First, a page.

Senate of the Philippines

Senate passes bill creating new Department of Migrant Workers

Mara Cepeda

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Senate passes bill creating new Department of Migrant Workers

OFWS' SAFETY. Due to the continuing threat of COVID-19 and the new Omicron variant, some of the departing overseas Filipino workers wear personal protective equipment at the Ninoy Aquino International Airport on December 8, 2021.

Dennis Abrina/Rappler

Senator Joel Villanueva says creating the OFW department does not mean a shift to embracing labor export as a policy

MANILA, Philippines – The Philippines is one step closer toward having an entirely new government agency dedicated to overseeing the affairs and protecting the rights of millions of overseas Filipino workers (OFWs).

On Tuesday, December 14, a total of 20 senators voted to pass on third and final reading Senate Bill (SB) No. 2234, which proposes the creation of the Department of Migrant Workers. No other senator voted against the measure nor abstained from the vote.

President Rodrigo Duterte has long been asking Congress to pass a bill creating a new OFW department. He certified the bill as urgent in March, allowing senators to give their final approval of the measure just a day after the second reading passage on Monday, December 13. The President certifying a bill as urgent waives the three-day mandatory interval between the second and third reading approval of measures. 

SB 2234 seeks to turn the Philippine Overseas Employment Administration into the Department of Migrant Workers, which would be mandated to oversee all policies protecting the welfare of OFWs.

The functions of other agencies currently under several government departments and handling different OFW concerns would be merged and transferred under the new agency. These offices include:

  • National Reintegration Center under the Overseas Workers Welfare Administration (OWWA)
  • All Philippine overseas labor offices under the Department of Labor and Employment (DOLE)
  • International Labor Affairs Bureau under DOLE
  • National Maritime Polytechnic under DOLE
  • Office of the Undersecretary for Migrant Workers’ Affairs under the Department of Foreign Affairs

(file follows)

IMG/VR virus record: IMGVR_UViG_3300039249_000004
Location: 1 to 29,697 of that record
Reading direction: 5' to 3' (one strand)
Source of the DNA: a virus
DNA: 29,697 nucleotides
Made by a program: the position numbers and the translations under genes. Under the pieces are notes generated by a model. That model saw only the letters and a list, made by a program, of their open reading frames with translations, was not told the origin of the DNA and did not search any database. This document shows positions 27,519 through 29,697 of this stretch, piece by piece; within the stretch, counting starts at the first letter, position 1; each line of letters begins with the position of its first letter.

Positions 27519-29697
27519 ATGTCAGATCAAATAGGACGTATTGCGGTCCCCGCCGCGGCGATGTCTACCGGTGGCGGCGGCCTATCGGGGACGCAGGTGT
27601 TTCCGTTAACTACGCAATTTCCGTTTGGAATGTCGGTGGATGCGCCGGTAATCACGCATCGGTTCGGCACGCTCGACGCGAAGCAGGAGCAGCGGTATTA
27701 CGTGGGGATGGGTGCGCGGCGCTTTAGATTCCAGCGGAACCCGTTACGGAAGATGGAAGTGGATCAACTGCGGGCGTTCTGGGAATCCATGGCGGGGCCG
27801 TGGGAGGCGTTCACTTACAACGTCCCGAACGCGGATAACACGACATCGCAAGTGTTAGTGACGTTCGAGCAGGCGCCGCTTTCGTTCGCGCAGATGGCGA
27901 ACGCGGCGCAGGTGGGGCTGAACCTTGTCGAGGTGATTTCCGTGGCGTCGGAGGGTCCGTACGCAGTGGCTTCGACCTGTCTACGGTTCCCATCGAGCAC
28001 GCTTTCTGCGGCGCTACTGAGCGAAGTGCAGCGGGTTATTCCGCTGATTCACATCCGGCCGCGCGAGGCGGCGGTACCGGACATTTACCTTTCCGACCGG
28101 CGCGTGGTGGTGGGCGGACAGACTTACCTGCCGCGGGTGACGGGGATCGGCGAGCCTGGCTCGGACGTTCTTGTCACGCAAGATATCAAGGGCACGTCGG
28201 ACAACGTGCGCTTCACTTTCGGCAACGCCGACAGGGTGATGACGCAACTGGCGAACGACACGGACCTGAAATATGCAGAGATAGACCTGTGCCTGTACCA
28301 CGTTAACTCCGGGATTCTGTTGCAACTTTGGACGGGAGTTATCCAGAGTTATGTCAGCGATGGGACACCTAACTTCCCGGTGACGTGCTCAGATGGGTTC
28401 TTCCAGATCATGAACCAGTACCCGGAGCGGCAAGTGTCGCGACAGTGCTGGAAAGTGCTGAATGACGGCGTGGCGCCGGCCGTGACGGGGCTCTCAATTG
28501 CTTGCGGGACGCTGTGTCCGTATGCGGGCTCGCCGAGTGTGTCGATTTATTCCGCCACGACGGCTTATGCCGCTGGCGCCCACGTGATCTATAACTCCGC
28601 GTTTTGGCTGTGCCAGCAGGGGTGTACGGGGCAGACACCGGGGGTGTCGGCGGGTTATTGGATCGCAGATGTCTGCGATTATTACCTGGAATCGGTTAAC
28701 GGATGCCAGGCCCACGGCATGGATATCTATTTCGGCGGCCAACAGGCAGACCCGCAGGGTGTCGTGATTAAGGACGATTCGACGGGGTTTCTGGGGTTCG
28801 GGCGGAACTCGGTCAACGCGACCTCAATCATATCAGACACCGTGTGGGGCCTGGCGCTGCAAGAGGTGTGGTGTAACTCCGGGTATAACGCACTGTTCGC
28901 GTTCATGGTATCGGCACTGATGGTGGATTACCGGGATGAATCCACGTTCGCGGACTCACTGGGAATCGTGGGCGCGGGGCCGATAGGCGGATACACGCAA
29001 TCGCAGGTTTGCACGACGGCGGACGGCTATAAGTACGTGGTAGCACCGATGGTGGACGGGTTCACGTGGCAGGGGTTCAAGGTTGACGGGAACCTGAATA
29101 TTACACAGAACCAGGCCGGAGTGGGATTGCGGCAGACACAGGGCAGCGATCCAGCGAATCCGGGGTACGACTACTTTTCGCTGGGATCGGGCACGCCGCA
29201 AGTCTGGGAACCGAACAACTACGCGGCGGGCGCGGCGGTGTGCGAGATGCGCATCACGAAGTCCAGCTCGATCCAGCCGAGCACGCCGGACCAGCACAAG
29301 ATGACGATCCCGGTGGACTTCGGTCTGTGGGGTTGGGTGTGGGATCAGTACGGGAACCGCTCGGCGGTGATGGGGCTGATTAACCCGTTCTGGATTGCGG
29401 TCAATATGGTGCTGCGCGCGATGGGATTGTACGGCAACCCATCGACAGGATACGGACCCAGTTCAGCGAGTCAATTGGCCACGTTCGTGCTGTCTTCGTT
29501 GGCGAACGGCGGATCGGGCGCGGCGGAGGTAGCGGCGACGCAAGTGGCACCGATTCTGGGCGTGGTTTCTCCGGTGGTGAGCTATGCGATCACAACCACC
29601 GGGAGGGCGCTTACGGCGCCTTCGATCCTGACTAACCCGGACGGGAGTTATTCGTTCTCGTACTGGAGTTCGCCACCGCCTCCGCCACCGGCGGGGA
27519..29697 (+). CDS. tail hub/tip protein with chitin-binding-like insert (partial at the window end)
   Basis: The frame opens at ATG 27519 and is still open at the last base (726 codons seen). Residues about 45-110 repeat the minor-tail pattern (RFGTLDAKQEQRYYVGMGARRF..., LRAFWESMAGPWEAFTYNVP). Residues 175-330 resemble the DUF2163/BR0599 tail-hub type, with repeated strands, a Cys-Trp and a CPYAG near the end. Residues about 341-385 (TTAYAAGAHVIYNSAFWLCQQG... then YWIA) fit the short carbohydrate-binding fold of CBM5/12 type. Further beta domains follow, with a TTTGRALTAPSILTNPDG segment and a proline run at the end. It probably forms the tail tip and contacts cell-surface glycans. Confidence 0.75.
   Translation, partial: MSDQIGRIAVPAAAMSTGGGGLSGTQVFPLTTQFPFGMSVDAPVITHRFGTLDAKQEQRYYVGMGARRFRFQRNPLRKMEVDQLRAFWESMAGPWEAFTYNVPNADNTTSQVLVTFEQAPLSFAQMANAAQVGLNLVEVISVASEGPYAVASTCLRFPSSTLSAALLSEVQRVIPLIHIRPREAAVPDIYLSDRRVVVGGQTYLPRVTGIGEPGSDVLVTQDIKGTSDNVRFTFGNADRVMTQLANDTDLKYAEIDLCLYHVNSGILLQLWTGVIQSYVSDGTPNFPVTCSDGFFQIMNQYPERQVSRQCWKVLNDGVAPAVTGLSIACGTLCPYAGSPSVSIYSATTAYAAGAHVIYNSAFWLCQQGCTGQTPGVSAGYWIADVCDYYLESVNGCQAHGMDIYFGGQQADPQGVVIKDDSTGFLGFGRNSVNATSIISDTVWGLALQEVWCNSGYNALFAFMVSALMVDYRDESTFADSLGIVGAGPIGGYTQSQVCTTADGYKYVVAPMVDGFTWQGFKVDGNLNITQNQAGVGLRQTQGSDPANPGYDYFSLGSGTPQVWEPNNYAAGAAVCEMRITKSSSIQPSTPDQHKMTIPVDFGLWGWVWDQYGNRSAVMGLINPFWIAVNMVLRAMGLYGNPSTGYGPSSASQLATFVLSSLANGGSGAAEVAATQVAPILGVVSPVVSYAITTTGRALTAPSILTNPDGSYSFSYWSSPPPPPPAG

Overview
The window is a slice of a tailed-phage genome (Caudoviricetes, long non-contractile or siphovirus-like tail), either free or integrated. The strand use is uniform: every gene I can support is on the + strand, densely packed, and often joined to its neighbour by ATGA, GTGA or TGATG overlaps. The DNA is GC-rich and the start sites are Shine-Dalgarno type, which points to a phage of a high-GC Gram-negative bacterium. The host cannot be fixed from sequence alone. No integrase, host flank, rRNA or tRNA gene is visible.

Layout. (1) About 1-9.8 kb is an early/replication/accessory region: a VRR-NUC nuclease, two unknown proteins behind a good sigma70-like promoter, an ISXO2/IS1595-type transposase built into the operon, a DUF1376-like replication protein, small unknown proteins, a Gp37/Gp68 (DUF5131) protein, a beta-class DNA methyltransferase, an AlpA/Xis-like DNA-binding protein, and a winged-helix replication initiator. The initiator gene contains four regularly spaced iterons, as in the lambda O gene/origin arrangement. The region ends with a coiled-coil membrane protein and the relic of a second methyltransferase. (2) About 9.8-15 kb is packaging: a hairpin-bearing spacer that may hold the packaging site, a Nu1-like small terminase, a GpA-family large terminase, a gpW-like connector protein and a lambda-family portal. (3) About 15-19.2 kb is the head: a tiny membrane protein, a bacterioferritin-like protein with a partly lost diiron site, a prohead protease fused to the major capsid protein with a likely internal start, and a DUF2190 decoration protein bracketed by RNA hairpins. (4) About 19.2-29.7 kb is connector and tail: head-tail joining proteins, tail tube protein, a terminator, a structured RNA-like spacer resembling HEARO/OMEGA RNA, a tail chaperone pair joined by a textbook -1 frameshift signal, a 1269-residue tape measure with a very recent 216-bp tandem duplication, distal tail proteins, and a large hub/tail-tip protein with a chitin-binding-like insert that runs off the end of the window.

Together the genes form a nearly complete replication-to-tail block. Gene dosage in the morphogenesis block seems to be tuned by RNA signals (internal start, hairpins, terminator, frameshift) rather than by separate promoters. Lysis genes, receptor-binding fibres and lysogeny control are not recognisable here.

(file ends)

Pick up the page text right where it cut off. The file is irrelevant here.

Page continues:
• International Social Services Office under the Department of Social Welfare and Development
  • Commission on Filipino Overseas under the Office of the President

OWWA, meanwhile, would become an attached agency of the Department of Migrant Workers.

The Department of Migrant Workers would be tasked to regulate the recruitment, employment, and deployment of OFWs and spearhead investigations and file cases concerning illegal recruitment and human trafficking cases involving OFWs.

SB 2234 initially wanted to name the new agency as the Department of Migrant Workers and Overseas Filipinos, but Senate Minority Leader Frank Drilon pushed for an amendment to strike out “overseas Filipinos” in the title. 

This is to delineate the proposed new agency’s jurisdiction over overseas employment and labor migration from the Department of Foreign Affairs’ (DFA) authority over other migrant Filipinos. 

Drilon also introduced an amendment that would require the President to first issue a written authorization before the Department of Migrant Workers could join international meetings or pursue negotiations on treaties and executive agreements. 

Senate labor committee chair Joel Villanueva said the Department of Migrant Workers would be “laser focused” on the needs of OFWs. He reiterated his earlier statement that the new agency does not necessarily mean the Philippines would already be embracing labor export as a policy.

Naniniwala po tayo na balang-araw – at hindi po tayo mawawalan ng pag-asa – na darating ang panahong hindi na kailangang mag-abroad ng Pilipino at mawalay sa kanyang pamilya para lang mabuhay. (We believe that one day – and we will not lose hope on this – there will come a time that Filipinos won’t need to go abroad and be away from their families just to survive.) We are in unison that it is not the policy of the state to promote overseas employment and it is our common aspiration that Filipinos will migrate or work abroad only out of choice and not out of necessity,” said Villanueva.

Senators had initially questioned the need to consolidate all government offices related to the concerns of OFWs and migrant Filipinos, raising concerns over the administrative and budgetary implications of creating a new agency. 

Labor rights group Sentro ng mga Nagkakaisa at Progresibong Manggagawa had also rejected the proposed OFW department, saying it would “institutionalize” the country’s reliance on labor exportation for economic development.

But senators were later able to find consensus on Duterte’s pet bill, finally sponsoring SB 2234 for plenary debates and approval in May

The House of Representatives already approved its own version of the bill creating the Department of Filipinos Overseas and Foreign Employment in March 2020.

This means both chambers would have to convene a bicameral conference committee to settle conflicting provisions in their respective versions before the OFW department bill could be signed by Duterte. –

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Mara Cepeda

Mara Cepeda specializes in stories about politics and local governance. She covers the Office of the Vice President, the Senate, and the Philippine opposition. She is a 2021 fellow of the Asia Journalism Fellowship and the Reham al-Farra Memorial Journalism Fellowship of the UN. Got tips? Email her at or tweet @maracepeda.